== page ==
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Thatcher and Reagan: the difference

REAGANISM and Thatcherism have much in common. Both have slowed down welfarism and curbed the power of the trade unions.

Both have stressed enterprise and the marketplace.

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Both have turned away from nationalization and have sold off as much nationalized industry as the private sector would accept.

Both have reduced government regulation of private enterprise, stimulated competititon and, by so doing, stimulated productivity.

But the United States, after six years in office of Ronald Reagan, and Great Britain, after seven years of Margaret Thatcher, are in startlingly different condition. The United States has an annual budget deficit running at nearly $200 billion and an adverse trade balance of nearly as much. Mrs. Thatcher's Britain has a balanced budget at home and a balance in its foreign trade account.

Britain today is financially and economically solvent. Is the US? There are anxious doubts as the dollar slides below its intended level of one dollar to 150 Japanese yen and the US securities markets shiver in uncertainty.

The British pound sterling is going up against the dollar. The Gross Domestic Product (GDP) in Britain, long lagging, is now rising faster than that in France, West Germany, or Italy. British productivity, long slowed, is also now rising faster than that in the other countries. Mrs. Thatcher has turned Britain around, from a declining economy to a lively and newly competitive economy.

Britain has paid a hard price. Its unemployment was running at about one million when Mrs. Thatcher took office. It is over 3 million now, although it began to come down in 1986. It is at about 12 percent of the work force now, which is more or less general for most of Western Europe but very high by pre-Thatcher British standards.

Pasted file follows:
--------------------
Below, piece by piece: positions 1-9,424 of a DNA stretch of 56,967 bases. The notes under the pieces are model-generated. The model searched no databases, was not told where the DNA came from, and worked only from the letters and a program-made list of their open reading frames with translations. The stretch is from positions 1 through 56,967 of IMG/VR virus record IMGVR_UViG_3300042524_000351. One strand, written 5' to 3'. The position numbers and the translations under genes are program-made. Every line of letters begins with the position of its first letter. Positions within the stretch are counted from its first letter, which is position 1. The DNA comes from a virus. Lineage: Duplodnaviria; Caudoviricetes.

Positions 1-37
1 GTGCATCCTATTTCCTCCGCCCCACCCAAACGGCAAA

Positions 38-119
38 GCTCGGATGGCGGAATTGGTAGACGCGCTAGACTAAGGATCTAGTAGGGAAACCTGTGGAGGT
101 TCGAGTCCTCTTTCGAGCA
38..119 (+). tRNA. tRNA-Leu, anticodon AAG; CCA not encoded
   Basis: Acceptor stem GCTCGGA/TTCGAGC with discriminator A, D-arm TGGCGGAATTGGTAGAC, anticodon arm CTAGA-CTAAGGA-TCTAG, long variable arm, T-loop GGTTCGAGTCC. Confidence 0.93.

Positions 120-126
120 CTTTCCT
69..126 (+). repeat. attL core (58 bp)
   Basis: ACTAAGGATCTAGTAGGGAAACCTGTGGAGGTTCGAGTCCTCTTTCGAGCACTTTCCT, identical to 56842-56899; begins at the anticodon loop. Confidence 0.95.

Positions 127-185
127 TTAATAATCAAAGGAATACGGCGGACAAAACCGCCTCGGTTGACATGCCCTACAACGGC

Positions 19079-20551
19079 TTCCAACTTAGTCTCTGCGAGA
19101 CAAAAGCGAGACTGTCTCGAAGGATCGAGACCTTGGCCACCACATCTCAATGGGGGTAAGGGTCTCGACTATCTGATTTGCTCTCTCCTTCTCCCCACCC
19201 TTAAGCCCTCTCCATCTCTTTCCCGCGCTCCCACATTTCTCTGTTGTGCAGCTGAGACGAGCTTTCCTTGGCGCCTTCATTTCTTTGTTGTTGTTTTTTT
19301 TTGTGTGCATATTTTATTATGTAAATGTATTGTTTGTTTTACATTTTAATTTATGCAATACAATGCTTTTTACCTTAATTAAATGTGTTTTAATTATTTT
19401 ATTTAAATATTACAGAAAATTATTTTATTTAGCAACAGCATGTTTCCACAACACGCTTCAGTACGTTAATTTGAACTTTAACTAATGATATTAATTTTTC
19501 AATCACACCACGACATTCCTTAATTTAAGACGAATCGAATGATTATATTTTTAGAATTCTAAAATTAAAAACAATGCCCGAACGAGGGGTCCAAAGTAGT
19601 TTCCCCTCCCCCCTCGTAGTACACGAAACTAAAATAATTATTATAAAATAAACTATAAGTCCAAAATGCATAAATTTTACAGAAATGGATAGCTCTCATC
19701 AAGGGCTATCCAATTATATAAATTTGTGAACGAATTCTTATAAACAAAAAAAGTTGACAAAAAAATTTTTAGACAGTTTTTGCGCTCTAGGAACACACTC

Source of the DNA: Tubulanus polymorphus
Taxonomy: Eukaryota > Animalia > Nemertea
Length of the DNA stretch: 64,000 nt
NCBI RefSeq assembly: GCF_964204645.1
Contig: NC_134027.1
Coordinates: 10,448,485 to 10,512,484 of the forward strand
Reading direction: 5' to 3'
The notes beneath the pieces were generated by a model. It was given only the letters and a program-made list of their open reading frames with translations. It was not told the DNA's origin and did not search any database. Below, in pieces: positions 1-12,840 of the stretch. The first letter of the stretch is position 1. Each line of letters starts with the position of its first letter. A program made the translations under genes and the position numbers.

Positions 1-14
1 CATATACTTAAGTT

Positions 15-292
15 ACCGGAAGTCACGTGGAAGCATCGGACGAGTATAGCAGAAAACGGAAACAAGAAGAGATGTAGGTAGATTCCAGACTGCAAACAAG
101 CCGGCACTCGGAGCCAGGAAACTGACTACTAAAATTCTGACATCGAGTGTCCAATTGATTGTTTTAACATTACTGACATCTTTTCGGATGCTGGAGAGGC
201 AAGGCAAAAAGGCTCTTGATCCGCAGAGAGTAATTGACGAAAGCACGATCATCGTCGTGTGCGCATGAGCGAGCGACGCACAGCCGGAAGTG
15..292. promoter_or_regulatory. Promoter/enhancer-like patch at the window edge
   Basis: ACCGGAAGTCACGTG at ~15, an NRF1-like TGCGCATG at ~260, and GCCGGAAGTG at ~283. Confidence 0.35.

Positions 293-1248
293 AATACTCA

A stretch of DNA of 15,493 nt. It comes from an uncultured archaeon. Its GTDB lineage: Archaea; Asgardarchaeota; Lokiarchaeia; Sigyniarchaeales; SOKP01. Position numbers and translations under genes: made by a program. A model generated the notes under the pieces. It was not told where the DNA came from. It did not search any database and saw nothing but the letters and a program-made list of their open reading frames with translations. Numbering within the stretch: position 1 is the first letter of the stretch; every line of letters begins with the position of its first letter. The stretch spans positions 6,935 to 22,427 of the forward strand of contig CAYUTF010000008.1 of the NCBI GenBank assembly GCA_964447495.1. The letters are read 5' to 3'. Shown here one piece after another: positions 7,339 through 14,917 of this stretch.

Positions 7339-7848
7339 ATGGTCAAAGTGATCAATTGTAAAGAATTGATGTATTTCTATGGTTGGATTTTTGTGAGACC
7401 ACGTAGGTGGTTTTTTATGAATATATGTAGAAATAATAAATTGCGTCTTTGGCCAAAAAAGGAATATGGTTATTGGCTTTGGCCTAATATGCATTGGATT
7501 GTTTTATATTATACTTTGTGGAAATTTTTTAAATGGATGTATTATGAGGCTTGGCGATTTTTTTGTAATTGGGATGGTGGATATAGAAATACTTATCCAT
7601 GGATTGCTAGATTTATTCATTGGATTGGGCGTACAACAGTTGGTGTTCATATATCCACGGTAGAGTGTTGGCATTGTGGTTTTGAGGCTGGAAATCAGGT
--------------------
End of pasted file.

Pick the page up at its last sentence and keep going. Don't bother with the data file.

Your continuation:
The US has come through the six Reagan years with high employment and low unemployment.

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When there are so many similarities between the domestic policies of Mr. Reagan and Mrs. Thatcher, why is there such a disparity in the present condition of the two countries?

There have been two important differences of emphasis between Reagan and Thatcher policies. Mr. Reagan raised his defense budget radically and cut income taxes radically. Mrs. Thatcher raised her defense budget modestly, and cut income taxes modestly.

If Mr. Reagan had applied the Thatcher example to defense and taxes, his budget could be nearly in balance today. If Mrs. Thatcher had followed the Reagan example in defense and taxes, she, too, would have a radically unbalanced budget today.

Mrs. Thatcher's main emphasis has been to regain a competitive economy. Mr. Reagan's emphasis has been to cut taxes while raising defense. Their ideas have been similar. Both have believed in reviving a competitive economic condition by curtailing welfare and regulation. But Mrs. Thatcher never attached the importance Mr. Reagan has to high defense and low taxes. To her, they were desirable things to do insofar as her country could afford them, but not ends in themselves.

Mrs. Thatcher has never lost sight for a second of her main goal: the economic revitalization of her country. Mr. Reagan has never retreated from his drive for more defense and lower taxes.

Each has paid a price for achievement.

Mrs. Thatcher's achievement has won her a high position in today's world councils. She was in Moscow last week, being treated with great deference. Mikhail Gorbachev was trying to learn from her about how to gain economic vitality. She will almost certainly soon win reelection as a reward. But during her next term of office she will find Britain's three million umemployed an ever present and daunting challenge.

Mr. Reagan is spared by the 22nd Amendment to the US Constitution a chance to face the consequences of his unbalanced budget. Someone else will inherit the White House and the problem of restoring the American economy to soundness.

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